What is the purpose of a Grand Jury in criminal cases?

The Grand Jury is comprised of local citizens selected randomly from the county.  The Grand Jury is tasked with determining if there is sufficient evidence under the law to move forward with an indictment in a criminal matter. The evidence before a Grand Jury will be presented by the District Attorney’s Office through witnesses, usually the officer who investigated the case from a local law enforcement agency such as the sheriff’s office or a municipal police department and other witnesses determined to be critical to the case. In these cases, the ultimate decision as to whether the case goes forward is determined solely by the Grand Jury. 

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1. What is the Augusta Judicial Circuit?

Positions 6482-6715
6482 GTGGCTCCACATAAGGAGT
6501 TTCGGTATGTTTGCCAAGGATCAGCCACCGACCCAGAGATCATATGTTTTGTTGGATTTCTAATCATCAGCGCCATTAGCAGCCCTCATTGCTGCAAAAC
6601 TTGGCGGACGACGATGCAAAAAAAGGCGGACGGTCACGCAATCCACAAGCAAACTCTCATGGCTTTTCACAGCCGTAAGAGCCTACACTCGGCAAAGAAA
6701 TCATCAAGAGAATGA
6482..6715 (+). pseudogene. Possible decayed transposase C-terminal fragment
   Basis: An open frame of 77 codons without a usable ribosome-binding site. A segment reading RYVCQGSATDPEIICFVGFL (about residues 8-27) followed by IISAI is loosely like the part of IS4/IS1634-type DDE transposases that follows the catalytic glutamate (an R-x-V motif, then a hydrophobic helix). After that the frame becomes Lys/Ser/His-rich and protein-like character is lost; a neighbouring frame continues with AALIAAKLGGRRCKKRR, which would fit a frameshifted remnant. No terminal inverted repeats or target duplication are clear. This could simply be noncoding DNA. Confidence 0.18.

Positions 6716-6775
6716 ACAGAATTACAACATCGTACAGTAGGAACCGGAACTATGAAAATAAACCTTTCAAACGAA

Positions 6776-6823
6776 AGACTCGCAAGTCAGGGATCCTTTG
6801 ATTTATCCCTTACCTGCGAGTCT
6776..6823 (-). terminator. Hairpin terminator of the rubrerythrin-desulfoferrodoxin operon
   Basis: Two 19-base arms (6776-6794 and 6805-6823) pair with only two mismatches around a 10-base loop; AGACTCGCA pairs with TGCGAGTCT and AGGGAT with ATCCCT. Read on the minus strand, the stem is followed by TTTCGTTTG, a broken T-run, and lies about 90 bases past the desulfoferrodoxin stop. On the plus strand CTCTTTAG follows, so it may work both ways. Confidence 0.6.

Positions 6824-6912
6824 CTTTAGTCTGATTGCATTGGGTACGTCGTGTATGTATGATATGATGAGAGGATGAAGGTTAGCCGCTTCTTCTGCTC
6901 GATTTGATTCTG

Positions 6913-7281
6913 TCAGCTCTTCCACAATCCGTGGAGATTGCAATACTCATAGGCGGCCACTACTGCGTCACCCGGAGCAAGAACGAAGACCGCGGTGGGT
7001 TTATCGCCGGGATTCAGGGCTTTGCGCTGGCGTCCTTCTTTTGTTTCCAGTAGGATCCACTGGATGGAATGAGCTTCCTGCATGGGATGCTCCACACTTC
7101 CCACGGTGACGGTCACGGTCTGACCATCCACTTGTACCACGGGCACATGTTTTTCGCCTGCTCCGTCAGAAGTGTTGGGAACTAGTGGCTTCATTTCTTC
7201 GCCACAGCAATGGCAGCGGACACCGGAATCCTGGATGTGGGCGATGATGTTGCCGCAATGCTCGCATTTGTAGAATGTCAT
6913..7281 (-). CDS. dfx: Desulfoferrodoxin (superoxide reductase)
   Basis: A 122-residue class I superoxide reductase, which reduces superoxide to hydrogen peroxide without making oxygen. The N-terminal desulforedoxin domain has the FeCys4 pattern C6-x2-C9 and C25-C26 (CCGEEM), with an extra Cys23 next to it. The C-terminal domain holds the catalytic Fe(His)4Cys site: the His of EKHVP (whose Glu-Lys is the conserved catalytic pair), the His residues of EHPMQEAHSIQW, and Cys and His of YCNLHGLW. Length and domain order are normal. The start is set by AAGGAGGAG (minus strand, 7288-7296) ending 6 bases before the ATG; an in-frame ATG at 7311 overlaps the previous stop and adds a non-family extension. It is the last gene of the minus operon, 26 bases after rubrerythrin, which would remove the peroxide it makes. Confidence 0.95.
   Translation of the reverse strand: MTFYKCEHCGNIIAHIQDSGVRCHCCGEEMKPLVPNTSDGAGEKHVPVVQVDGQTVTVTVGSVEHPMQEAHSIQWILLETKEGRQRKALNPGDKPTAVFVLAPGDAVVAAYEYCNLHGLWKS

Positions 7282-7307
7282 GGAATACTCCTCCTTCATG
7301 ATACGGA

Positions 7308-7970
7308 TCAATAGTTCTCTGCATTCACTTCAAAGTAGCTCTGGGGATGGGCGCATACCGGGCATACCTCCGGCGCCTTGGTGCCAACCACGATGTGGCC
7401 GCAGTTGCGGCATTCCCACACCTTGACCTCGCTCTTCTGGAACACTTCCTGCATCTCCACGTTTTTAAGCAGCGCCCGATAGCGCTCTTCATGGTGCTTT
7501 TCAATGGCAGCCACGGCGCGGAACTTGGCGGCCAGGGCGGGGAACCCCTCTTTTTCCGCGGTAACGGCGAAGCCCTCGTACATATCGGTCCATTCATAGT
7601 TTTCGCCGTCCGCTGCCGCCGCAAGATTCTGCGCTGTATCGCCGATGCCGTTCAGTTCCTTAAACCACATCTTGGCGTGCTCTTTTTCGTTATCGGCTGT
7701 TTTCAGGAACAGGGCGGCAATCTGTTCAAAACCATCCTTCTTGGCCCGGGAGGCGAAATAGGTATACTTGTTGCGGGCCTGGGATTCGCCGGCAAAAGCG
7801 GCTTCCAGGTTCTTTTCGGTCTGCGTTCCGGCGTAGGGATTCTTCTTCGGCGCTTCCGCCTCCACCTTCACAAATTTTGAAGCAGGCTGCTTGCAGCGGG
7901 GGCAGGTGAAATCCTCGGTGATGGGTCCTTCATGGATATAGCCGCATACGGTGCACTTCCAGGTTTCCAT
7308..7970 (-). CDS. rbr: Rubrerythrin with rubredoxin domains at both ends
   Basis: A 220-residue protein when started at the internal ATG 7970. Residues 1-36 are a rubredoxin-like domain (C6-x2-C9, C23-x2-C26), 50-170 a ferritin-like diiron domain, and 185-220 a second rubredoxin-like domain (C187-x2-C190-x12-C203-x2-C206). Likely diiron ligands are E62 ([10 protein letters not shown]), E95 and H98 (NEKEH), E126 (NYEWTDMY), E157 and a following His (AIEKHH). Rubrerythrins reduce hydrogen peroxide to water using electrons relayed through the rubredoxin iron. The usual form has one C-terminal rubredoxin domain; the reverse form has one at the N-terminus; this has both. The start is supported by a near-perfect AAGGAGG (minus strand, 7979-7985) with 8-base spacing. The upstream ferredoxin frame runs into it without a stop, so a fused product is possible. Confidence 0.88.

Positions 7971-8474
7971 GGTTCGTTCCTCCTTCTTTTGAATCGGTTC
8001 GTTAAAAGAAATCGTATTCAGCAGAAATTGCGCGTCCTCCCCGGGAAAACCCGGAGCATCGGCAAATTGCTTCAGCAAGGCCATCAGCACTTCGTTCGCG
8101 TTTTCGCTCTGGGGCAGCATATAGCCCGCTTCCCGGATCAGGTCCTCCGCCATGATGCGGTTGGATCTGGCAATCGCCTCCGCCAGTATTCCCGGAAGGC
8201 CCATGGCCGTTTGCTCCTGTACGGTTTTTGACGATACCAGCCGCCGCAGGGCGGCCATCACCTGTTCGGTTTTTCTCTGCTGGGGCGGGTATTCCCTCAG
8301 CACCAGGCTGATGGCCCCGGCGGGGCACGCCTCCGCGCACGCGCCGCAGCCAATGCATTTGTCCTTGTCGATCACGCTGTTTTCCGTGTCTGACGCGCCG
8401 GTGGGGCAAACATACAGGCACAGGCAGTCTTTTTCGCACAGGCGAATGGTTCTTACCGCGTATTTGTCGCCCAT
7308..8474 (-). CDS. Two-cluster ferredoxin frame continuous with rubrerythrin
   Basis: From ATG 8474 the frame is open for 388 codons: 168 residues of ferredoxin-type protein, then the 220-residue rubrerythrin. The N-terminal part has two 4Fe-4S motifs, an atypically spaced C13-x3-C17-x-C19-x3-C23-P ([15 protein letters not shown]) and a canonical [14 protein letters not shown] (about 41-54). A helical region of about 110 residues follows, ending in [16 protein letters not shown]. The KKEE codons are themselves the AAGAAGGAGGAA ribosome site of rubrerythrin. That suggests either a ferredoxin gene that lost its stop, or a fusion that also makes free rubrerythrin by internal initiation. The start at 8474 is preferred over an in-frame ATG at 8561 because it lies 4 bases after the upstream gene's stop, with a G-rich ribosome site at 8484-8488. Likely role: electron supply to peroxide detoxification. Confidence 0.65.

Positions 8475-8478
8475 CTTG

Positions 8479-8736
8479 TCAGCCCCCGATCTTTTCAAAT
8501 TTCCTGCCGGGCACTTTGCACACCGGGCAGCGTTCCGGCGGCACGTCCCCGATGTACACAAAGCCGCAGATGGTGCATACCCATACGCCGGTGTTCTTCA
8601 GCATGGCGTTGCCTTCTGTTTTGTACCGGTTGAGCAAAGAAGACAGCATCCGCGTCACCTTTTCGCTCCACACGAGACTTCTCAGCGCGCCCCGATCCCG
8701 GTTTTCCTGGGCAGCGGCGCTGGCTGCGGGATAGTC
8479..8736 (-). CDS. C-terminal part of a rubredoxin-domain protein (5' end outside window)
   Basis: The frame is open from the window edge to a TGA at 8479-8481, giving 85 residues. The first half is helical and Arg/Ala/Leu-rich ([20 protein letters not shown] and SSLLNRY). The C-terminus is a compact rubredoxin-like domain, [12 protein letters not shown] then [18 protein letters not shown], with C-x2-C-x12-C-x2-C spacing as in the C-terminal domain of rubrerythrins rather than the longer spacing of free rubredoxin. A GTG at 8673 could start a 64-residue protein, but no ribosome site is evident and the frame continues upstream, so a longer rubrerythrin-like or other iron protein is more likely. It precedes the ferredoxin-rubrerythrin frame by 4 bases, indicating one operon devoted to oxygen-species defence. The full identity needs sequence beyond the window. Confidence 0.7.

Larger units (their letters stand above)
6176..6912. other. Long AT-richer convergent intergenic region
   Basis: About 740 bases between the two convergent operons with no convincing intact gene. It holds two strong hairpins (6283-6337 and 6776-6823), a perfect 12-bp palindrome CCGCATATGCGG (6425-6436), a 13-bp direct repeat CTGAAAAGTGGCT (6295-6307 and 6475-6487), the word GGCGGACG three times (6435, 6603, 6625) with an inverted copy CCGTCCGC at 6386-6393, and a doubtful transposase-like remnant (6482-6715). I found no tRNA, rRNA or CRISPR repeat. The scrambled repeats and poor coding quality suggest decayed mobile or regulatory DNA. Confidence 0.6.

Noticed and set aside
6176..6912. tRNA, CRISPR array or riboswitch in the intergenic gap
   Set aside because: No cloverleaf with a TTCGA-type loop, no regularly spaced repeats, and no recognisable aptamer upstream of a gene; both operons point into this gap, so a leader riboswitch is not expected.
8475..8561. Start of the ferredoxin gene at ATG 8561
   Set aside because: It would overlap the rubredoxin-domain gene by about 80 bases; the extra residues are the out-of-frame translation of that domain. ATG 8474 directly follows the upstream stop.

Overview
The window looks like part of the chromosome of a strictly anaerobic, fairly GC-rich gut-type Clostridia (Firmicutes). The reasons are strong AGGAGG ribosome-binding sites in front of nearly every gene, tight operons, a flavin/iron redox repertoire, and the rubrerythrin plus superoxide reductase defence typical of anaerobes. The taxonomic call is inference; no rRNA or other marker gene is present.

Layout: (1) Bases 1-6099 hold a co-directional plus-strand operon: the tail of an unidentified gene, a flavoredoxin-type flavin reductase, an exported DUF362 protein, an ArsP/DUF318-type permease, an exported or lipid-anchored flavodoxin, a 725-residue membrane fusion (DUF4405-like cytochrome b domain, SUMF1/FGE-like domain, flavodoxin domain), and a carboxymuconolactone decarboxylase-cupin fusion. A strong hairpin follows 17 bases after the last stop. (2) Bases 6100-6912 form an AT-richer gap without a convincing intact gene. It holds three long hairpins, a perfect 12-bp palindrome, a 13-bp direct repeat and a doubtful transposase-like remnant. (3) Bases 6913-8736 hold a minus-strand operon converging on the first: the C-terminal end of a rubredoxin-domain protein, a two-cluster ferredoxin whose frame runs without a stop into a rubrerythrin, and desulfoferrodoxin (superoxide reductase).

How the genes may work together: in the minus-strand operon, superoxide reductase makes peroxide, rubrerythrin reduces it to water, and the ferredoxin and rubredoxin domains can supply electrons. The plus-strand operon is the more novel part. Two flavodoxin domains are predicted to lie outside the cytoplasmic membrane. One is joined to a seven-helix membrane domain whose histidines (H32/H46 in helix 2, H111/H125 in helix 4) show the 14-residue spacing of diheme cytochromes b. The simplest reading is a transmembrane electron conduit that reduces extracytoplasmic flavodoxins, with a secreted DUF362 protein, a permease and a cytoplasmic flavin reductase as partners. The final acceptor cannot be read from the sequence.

2. What is the relationship between the local law enforcement agencies and the District Attorney’s Office?
3. What is the purpose of a Grand Jury in criminal cases?
4. What happens at arraignment?
5. Can a victim drop charges or decide not to press charges?
6. If I get a subpoena, do I have to go to court?
7. I did not witness any crime but I got a subpoena. Why am I a witness?
8. I am afraid of the defendant. Will the defendant be present when I testify?
9. My employer is not happy that I’ll miss work when I have to go to court on my subpoena. Can I be fired?
10. As a victim, how do I find out the defendant’s next court date?
11. How do I report a crime?
12. How can I have my criminal record expunged?